B-25J MITCHELL FOR FLIGHT SIMULATOR 2002
PUBLISHED: 09:35 01 April 2003 | UPDATED: 13:44 10 October 2012
An outstanding add-on for Microsoft's Flight Simulator 2002 and the upcoming 2004 version. A detailed replica of the restored real thing on show at the Mid Atlantic Air Museum, Reading, PA.
For two decades, Microsoft flight simulator has provided entertainment for thousands of aspiring pilots and aviators alike. With expansion programs being developed at an ever-increasing rate, users can experience flight in anything from a 1943 bomber to a modern day fighter such as the Tornado – or even the Eurofighter "typhoon". One such expansion is the B-25 Mitchell "Briefing Time". Briefing Time has been developed for use with Microsoft’s Flight Simulator 2002 and replicates the real aircraft, restored and displayed at the Mid Atlantic Air Museum, Reading, Pennsylvania, USA. The design team - Bill Rambow, panel designer, Jan Visser, aircraft designer, FS gauge programmer Fred Banting, and Rob Young, flight dynamics specialist – are renowned for producing expansions of the very highest quality and B-25 "Briefing Time" is no exception.
"When she was restored - and she was the first Mitchell restored to this complete level of wartime condition, winning the Best Bomber at Oshkosh, back then, she looked like she had just come off the factory floor. She had a new paint job outside a couple years back and is hangar kept when she is not flying or being displayed at shows, so she is still in almost pristine condition outside", explains Bill.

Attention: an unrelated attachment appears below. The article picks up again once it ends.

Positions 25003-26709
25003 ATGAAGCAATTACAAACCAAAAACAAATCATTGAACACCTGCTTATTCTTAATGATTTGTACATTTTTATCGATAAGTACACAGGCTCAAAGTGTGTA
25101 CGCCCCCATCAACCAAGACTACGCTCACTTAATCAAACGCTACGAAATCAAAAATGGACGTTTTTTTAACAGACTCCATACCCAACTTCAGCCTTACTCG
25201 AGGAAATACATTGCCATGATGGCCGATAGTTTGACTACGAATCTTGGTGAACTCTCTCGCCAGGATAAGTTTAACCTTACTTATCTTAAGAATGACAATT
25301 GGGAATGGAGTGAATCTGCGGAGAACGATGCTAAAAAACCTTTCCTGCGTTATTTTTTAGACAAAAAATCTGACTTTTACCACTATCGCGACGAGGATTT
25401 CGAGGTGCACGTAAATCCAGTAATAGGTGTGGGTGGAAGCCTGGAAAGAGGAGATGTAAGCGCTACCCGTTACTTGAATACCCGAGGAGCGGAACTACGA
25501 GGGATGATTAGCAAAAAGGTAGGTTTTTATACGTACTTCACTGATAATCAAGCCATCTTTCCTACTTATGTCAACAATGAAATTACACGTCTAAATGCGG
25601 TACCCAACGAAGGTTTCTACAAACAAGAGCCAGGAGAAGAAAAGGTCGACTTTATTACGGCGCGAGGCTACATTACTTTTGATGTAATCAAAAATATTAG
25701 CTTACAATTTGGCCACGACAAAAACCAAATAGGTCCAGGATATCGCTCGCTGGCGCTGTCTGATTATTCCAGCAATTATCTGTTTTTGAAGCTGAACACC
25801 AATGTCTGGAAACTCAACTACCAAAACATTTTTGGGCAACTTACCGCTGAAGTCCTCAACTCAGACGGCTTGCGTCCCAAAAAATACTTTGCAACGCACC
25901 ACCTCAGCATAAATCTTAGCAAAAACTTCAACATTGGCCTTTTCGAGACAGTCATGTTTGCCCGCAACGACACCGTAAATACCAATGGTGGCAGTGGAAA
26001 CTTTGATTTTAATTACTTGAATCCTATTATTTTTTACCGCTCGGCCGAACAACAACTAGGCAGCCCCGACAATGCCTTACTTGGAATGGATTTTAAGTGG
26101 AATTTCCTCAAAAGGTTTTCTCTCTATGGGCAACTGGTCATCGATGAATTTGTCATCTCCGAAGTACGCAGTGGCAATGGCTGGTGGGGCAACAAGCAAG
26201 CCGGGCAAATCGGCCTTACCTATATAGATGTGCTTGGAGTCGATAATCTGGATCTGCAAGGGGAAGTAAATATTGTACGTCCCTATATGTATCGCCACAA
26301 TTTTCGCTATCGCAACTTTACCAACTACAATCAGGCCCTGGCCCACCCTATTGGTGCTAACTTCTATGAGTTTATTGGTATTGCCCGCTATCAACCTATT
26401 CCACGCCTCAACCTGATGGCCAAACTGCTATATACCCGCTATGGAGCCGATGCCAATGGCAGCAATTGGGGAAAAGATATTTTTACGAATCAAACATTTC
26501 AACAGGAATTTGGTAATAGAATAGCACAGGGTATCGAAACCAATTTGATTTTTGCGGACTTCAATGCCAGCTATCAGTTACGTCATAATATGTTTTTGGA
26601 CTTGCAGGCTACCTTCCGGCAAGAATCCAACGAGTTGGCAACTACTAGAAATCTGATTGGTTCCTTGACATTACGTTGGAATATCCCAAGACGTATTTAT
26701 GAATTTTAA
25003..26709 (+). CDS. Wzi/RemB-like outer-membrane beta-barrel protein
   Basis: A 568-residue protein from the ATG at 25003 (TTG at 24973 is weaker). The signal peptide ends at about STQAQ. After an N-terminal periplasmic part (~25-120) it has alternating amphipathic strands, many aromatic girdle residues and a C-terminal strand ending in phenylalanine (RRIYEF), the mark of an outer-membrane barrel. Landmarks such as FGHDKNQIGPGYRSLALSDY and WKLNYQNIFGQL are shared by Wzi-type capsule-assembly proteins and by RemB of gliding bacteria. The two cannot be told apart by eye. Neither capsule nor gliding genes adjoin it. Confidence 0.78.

Before starting up, any good pilot will always carefully look over their aircraft, and it’s clear in this case that panning around the computer model, the designers have made attention to detail a priority – right down to the bolts holding the wheels together. Nose art, decals, even the engine type is detailed, and if the sun’s out, the aircraft shines too! Animations include working cowl flaps, bomb bay doors, rolling wheels, suspension movement and the forward crew entry hatch extends and retracts (refer to the manual for key selections). The captain looks relaxed in his cockpit and if it’s a warm day, he slides open his window to rest his arm on the edge, adding a degree of fun to the realism.